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Project Information

You might want to add this one to your favorites so you don't forget it.

This idea has been rolling around in my head for quite a while. (lot's of extra room in there) I wanted to make a tool. Something that would be useful to have atound the shop.

This clamp can be used on either the table saw, router table or even the band saw. It's main purpose is to keep your hands away from the blade. You can use it if you are right or left handed.

The material came from a crate that was used to ship a machine from asia. I have no idea what kind of wood it is. All I can say is that's it's vary hard.

I designed this so that it could be made with only a table saw and drill and hand tools. A bandsaw or scroll saw would make a couple of parts faster though. If any of you would like to make one you can download the Following PDF file. It includes full size drawings that you can print out to use as templates.
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Click here to download Templates
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First of all let me show what it does and how it works:
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http://blip.tv/play/AcH3ZwA
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I started off by planing it all to 1/2" thickness.
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Here you can see all the printed templates I used to make it.
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I started out by laying the templates on one of the bars and transfered the locations of
all the holes. Then I clamped both bars together and drill a hole in each end and beat in
a dowel. This will hold them together while all the other holes are drilled.
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After taking them apart I countersunk all the holes.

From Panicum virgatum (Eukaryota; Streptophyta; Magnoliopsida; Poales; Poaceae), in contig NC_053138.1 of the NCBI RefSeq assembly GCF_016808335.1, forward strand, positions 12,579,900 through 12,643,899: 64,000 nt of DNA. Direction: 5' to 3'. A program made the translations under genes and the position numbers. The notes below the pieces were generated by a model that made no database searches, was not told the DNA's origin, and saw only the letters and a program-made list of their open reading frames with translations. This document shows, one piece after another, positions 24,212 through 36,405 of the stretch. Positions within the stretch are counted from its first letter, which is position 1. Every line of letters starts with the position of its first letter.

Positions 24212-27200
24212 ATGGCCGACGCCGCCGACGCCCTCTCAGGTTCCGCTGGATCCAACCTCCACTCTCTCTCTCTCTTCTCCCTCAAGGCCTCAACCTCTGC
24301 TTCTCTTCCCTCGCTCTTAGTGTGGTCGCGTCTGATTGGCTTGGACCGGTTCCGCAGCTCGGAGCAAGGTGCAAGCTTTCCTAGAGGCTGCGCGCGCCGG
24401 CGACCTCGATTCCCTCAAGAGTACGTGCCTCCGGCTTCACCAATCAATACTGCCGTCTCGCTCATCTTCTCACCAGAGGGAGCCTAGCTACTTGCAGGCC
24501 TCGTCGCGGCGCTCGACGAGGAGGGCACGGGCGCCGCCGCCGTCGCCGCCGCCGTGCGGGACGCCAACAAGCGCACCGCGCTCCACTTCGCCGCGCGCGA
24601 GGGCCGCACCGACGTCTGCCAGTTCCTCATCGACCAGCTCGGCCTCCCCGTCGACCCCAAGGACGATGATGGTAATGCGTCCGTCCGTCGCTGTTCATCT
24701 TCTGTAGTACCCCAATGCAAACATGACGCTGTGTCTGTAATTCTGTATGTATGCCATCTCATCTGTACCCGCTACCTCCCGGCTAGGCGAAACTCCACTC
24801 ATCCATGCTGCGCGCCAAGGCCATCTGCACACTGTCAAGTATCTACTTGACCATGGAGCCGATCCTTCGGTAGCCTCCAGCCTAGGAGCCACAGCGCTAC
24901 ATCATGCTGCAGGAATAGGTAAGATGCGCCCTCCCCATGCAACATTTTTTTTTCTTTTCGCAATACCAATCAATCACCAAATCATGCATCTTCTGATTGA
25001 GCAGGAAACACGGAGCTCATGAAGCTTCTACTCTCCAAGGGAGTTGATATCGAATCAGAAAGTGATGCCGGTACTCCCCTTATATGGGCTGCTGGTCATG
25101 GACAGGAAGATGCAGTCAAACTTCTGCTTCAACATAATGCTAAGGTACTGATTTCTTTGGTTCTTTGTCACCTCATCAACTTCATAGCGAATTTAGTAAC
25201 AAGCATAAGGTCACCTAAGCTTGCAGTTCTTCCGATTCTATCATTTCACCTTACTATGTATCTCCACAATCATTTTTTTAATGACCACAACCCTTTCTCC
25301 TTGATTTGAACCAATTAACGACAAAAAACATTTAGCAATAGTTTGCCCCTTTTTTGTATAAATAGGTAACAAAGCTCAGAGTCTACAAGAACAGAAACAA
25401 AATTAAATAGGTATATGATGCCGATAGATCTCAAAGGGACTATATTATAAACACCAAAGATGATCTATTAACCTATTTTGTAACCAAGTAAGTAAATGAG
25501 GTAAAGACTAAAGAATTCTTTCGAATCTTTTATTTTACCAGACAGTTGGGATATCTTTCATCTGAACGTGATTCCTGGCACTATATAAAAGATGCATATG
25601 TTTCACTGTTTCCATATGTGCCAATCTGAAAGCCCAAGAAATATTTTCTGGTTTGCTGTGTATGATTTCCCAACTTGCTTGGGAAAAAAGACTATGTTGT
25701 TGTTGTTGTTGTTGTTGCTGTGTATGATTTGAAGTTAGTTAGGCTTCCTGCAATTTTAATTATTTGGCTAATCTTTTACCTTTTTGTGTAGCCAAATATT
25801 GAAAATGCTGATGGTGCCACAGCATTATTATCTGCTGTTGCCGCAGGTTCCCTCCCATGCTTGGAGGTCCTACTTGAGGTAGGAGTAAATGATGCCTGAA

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Then the bars were cut to 1 5/16". This left just enough of the holes.
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Here I used spray adhesive to stick the templates to the stock. I then
cut them out. Go ahead and drill the single hole in the moving clamp, but
for the handle use the holes in the bars to guide you. This way the holes will
line up perfectly.
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Here I glued the small blocks used to build up the thickness of the clamps.
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Here I show the assembled clamp with the handle and spacer glued in between the
bars at each end. The glued up adjustable clamp is also visible.
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Instead of relying on the template for the location of the hole on the adjustable
clamp, I left a small section on the bars at the end with no holes. Insert the
clamp and use a 1/4" drill bit to transfer the location of the hole. Just hold the
drill bit against the bar and tap it with a hammer. Then drill out the hole.
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The following two pictures show how I layed out the notch in the clamps. When you
actually cut them make the cut at a little more of an angle so that only the
bottom part will touch the wood to be clamped. Make sure to leave at least 1/2"
of material above the notch. This will allow the blade to cut it and not the bars.
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Here you can see the adjustable clamp in the position where it is being moved (left)
and the engaged position (right)
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Here is the open and clamped position for the hand clamp.
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It is important to note here that the 2 moving clamp part are replaceable. They are made